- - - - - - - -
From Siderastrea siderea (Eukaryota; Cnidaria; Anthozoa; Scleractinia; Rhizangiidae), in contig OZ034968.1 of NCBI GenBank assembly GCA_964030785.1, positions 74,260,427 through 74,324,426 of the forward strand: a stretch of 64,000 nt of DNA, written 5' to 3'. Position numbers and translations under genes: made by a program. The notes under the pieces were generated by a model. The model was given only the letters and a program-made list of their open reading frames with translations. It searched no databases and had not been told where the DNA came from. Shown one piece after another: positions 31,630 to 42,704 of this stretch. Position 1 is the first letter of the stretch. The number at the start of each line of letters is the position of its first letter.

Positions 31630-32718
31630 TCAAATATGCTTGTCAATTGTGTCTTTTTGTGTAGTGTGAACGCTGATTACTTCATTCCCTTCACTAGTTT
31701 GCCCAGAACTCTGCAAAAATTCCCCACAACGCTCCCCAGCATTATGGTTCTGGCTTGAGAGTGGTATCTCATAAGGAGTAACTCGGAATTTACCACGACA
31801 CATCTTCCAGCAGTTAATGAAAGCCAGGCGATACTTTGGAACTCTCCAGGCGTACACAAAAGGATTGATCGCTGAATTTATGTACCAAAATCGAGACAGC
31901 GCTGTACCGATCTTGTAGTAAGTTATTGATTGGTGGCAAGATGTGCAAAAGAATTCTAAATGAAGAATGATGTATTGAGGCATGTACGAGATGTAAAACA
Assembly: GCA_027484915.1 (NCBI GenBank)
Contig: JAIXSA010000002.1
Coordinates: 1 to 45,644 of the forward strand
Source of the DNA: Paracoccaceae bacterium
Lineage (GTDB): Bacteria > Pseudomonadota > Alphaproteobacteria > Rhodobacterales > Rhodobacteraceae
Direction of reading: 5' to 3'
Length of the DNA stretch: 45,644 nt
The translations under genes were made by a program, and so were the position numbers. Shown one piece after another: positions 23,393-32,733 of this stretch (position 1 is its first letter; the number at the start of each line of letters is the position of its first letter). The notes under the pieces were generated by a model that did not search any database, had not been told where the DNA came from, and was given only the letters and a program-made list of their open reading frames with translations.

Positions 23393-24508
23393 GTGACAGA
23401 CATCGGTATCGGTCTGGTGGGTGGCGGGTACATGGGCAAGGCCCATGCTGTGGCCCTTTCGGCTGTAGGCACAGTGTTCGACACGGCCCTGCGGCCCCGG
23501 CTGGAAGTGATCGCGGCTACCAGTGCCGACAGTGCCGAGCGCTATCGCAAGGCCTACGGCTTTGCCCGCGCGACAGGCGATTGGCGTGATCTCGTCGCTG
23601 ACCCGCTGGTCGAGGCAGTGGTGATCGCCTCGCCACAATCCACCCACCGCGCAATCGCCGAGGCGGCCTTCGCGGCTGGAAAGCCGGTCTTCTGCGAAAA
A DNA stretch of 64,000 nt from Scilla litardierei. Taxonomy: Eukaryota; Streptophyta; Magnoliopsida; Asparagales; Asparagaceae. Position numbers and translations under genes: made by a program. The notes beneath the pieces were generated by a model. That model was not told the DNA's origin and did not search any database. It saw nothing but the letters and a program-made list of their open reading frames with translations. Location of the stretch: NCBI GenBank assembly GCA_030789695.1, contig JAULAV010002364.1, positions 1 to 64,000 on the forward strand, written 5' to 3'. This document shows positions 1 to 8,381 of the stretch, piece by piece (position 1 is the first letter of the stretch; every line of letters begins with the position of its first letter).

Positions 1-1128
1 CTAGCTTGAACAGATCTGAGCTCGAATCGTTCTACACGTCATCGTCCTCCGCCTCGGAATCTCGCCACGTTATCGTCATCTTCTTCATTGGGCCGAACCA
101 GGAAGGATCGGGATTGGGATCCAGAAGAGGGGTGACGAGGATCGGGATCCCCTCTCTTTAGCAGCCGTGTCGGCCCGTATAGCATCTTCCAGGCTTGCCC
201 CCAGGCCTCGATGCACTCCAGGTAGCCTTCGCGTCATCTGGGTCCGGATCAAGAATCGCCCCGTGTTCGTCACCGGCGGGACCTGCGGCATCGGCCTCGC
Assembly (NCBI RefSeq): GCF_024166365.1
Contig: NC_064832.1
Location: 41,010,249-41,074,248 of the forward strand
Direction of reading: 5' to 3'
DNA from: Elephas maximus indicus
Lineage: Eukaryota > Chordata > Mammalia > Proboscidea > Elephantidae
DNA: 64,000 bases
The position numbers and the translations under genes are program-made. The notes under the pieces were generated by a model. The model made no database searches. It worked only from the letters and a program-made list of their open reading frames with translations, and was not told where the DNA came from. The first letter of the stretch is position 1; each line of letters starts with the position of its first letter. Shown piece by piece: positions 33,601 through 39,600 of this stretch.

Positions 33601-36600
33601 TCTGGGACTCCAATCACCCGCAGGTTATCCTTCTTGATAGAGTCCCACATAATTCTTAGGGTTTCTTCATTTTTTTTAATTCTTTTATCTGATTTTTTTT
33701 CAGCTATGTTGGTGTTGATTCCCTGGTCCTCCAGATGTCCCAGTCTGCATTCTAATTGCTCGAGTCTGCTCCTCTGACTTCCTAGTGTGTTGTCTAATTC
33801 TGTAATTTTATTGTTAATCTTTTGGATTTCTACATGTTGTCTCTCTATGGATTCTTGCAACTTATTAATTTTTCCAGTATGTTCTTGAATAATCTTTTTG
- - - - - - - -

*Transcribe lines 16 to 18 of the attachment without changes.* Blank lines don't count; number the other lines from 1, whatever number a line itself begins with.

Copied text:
23393 GTGACAGA
23401 CATCGGTATCGGTCTGGTGGGTGGCGGGTACATGGGCAAGGCCCATGCTGTGGCCCTTTCGGCTGTAGGCACAGTGTTCGACACGGCCCTGCGGCCCCGG
23501 CTGGAAGTGATCGCGGCTACCAGTGCCGACAGTGCCGAGCGCTATCGCAAGGCCTACGGCTTTGCCCGCGCGACAGGCGATTGGCGTGATCTCGTCGCTG